- Add the syrup to the gelatine: With the mixer on low, slowly drizzle the hot syrup into the gelatine mixture. Once it’s all added turn the mixer up to high.Beat it for 10-12 minutes until it’s quadrupled in volume, is thick, glossy and you can see strings pulling away from the sides of the bowl.
- Add the flavour: Now add your caramel and vanilla and beat until combined.
- Layer: Tip half the marshmallow into your buttered pan and spread it out. Drizzle over some more caramel and swirl it with a knife. Repeat the process with the rest of the marshmallow and caramel.
- The dust: Make the marshmallow dust by combining cornflour and icing sugar then sprinkle some over the top of the caramel marshmallow. This will stop it from being sticky to touch. Cover and let it sit at room temperature for at least 8 hours or overnight (best).
- Cut: Use a sharp knife (cleaned regularly throughout) to cut the marshmallow into 25 pieces and dust them all over in the marshmallow dust.
Tips and tricks
- Thermometer: Sorry to say, but you really need a thermometer for this recipe. If you don’t have a candy thermometer, a digital meat thermometer will work too just make sure to check it regularly.
- Grease the pan with butter: Softened butter is your best friend here. Grease the pan well with softened butter and you’ll have no trouble removing it.
- Damp hands keeps things tidy: When you’re levelling out the marshmallow in your pan, just dampen your hands a little (not too wet or the water will dissolve the mallow). It amazingly won’t stick to your hands.
- It washes up quick: Marshmallow is sticky business but it is incredibly easy to clean up. Just a little water will dissolve it straight away so washing up is actually a lot easier than you may think.
Can these marshmallows be toasted?
These caramel marshmallows can be toasted or used in anyway you’d normally use marshmallows. For instance, try them on top of this smore’s mug cake or add one to your coffee!
You can also use them in rice krispies treats or coat them in chocolate and set them in the fridge.
How to store marshmallows
These caramel marshmallows are best stored in a cool place, like the pantry, in a tightly sealed container.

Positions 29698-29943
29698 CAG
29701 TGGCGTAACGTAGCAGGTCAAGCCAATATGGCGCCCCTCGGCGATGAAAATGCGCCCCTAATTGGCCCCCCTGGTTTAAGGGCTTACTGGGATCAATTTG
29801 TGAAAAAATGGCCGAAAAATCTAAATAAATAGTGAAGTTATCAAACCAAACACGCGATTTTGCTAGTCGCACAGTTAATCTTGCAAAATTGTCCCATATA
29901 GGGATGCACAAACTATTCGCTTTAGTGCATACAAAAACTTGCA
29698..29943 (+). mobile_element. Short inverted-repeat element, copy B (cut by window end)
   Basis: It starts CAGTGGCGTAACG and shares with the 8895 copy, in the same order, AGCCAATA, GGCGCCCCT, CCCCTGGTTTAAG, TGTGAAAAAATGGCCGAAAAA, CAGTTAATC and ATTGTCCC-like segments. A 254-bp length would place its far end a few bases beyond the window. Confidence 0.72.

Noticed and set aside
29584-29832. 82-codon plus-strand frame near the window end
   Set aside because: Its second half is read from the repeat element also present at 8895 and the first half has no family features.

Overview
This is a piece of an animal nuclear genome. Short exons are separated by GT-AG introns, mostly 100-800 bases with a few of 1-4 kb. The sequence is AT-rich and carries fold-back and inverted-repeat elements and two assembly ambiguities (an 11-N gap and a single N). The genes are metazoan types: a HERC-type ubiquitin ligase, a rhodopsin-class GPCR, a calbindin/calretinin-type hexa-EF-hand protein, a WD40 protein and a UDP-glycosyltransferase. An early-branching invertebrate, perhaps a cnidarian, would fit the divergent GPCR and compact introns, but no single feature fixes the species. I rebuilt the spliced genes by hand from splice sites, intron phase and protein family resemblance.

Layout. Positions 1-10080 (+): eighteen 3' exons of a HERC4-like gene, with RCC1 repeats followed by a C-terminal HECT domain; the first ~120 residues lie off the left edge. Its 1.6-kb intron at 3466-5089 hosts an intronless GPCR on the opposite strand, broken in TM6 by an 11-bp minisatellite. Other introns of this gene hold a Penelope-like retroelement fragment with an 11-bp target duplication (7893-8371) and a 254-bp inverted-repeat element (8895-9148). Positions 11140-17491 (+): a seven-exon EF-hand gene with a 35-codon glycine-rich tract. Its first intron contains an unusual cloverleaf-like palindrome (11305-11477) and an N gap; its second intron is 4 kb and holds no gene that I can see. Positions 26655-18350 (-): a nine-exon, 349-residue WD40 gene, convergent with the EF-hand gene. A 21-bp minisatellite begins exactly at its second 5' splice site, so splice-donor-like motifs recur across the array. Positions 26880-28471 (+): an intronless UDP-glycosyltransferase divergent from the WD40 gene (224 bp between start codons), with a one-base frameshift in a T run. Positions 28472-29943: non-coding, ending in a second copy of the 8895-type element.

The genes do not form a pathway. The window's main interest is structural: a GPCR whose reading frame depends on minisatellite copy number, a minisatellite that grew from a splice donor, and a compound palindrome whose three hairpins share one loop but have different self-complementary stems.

Can you refrigerate marshmallows?
Sometimes, storing marshmallows in the fridge can make them sticky but I tested these and they were still perfect after 4 days.
Can you freeze marshmallows?
Marshmallows can be frozen. They won’t freeze solid but it can prolong their life up to 4 months. Just let them thaw and come to room temperature and they’ll be perfectly soft again.
Can marshmallows go bad?
Technically, due to being mostly sugar and water, marshmallows keep very well. With these ones, because of the caramel sauce, I would keep them for no longer than a month. I mean, I’m not sure anyone could resist them that long anyway.
More marshmallow FAQ’s
Many marshmallows, just like my orange marshmallows, are dairy free. These caramel marshmallows are not as the caramel contains cream and butter.
These marshmallows are neither vegan or vegetarian as they contain gelatine. While you could make marshmallows with agar agar, the texture will be different and the amount is not an easy substitute to make.
These marshmallows are egg free.
Made with my caramel sauce, these marshmallows are gluten free however, if you’re buying caramel, make sure to check the packaging to be sure.
More recipes you’ll love
- Orange marshmallows
- Raspberry marshmallow slice
- Easy rocky road
- Marshmallow Easter egg slice
- Chocolate marshmallow cookies
IF YOU TRY THIS caramel marshmallow recipe, please take a moment to leave a rating and comment below. I love hearing from you, and it helps other readers too!